The expanded meta-cycle also demands more from the viewer/player, which can be a particular handicap in commercial media; once the saga has begun, bringing new spectators up to speed on the storyline is difficult (come to think of it, that applies to roleplaying sagas as well).
All of these forms of story structure are used in roleplaying games. I’ve run and played in all three types myself. Type I is any one-shot scenario; soloquests also fit within this category, and so do many Paranoia campaigns (I suspect that TOON games do as well, though I haven’t played any).
Classic AD&D roleplaying campaigns can be placed within category II, though the continuing improvement of character abilities provides an upward curve to the power level of the game that makes it a less than perfect example of the type; old-style Traveller with its lack of PC skill improvement is closer to an ideal Never-Ending Cycle, though typically characters tend to acquire money and equipment over time.
In my own experience I’m presently involved with an old- fashioned round-robin RuneQuest campaign which could be considered to be category II. It’s fun, the characters are relatively low-maintenance, and it’s easy to create a scenario for the campaign.
“Deep” roleplaying campaigns can be generally placed in category III. My own Nereyon campaign fits that category nicely: it has a definite beginning, middle, and end (though not reached yet), and has lasted for eight or nine years. Over that time the characters and world have evolved considerably, with numerous revelations that have required the players to reconsider past events in a new light. Conversely, their actions have changed the world and forced me to re-evaluate major plot points.
When I began this essay I assumed that insofar as the types would be compared to each other, the expanded meta-cycle would emerge as the superior structure. It was that form of roleplaying that drew me into the hobby, after all; and I’ve spent twelve or more years working on that form. On television, meta-cycle shows such as The Prisoner and Babylon 5 have stood head and shoulders above other forms in my book. Of course sagas are the best way to go — or so I thought.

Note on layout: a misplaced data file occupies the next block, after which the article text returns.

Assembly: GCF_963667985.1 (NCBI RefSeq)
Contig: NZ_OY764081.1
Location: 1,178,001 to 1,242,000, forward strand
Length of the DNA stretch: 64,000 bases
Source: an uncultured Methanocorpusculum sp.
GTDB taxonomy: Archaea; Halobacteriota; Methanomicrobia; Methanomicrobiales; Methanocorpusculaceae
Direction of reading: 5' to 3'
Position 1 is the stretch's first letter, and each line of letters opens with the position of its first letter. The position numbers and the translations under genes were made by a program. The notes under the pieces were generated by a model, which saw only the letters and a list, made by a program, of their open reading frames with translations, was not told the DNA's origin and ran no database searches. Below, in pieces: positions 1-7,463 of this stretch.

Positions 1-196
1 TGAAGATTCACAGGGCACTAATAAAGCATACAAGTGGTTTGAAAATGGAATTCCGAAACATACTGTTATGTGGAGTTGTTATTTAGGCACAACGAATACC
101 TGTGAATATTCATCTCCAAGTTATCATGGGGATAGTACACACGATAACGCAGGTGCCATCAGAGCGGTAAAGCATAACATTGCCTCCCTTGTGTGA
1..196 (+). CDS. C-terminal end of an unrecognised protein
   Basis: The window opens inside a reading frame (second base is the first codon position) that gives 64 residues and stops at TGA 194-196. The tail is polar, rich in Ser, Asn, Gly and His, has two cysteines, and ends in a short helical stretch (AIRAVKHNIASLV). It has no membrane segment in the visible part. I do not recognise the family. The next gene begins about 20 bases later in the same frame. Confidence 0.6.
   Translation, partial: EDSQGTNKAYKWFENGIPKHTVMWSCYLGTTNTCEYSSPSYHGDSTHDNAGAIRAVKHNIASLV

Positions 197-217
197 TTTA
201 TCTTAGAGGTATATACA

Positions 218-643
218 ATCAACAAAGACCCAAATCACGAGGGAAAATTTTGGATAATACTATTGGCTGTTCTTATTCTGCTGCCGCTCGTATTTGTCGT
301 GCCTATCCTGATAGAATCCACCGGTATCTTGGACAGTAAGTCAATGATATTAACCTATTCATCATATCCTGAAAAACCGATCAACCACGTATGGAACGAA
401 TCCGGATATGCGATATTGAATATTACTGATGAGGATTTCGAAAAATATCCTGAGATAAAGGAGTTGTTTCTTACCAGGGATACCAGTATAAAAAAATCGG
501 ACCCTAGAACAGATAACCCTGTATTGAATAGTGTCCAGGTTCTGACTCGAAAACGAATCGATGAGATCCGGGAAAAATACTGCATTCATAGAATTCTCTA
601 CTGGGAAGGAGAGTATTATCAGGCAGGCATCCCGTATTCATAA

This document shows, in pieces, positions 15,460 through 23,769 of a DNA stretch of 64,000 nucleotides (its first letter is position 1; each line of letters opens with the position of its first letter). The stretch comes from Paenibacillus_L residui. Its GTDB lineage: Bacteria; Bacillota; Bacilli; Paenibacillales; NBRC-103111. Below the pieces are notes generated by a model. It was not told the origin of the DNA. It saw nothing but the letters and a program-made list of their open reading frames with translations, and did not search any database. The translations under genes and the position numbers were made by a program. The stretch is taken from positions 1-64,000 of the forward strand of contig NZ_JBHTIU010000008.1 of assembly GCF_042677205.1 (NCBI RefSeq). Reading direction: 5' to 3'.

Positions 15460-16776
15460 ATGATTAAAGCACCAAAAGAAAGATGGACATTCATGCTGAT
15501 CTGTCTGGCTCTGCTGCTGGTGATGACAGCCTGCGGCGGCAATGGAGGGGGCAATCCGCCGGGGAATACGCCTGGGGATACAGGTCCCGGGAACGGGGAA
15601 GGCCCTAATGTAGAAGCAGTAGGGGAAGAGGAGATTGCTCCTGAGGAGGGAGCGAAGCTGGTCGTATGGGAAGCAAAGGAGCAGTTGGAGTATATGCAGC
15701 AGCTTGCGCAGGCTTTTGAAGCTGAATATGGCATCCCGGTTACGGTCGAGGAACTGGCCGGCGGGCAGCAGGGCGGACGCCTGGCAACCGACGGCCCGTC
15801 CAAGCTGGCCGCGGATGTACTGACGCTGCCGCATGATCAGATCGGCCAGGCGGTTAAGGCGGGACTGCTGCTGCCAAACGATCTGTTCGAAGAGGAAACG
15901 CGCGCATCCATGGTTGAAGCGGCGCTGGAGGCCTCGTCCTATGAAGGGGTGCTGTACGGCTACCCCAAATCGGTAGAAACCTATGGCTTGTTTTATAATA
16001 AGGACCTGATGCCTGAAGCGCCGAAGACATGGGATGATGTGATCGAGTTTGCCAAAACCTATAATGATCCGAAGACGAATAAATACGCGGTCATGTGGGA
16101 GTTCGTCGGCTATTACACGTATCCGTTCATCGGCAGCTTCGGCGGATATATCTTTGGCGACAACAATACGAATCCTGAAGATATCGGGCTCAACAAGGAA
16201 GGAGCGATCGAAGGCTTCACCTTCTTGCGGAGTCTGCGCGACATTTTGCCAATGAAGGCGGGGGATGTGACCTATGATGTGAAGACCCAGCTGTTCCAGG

But that’s not how it turned out. It’s fortunate that I’m involved with two RPG campaigns, one each of types II and III; that gives me a chance to compare. And to discover that comparisons of this sort are meaningless. It’s a cliche, yes, but the fact is that each form has unique and valuable qualities. Each has its place.
Perhaps the meta-cycle RPG campaign is under-respresented in the gaming world, but then the effort for such a game is more than many people would want to expend — and in truth many GMs probably lack the skill and patience to develop such a campaign. Other forms offer different enjoyment and advantages, and the comparative success of type II roleplaying does not detract from the good points of type III.
In television, too, there are outstanding shows in all forms. B5 and The Prisoner are well-written and enjoyable, but the original Star Trek is equally so — and that show is almost pure type II. And The Twilight Zone proves that a show that follows the type I pattern can be as classic and well-done as any other.
The lesson, then (if one may be derived at all) is that though structure determines the nature of the entertainment, it is quality of writing (or in roleplaying games, quality of design) that determines how enjoyable the experience will be. Given the choice, I’d rather play in a type II campaign run by a great GM than in a type III game run by a mediocre one; just as I’d rather watch The Twilight Zone than Star Trek: Voyager. It isn’t even a difficult choice. ?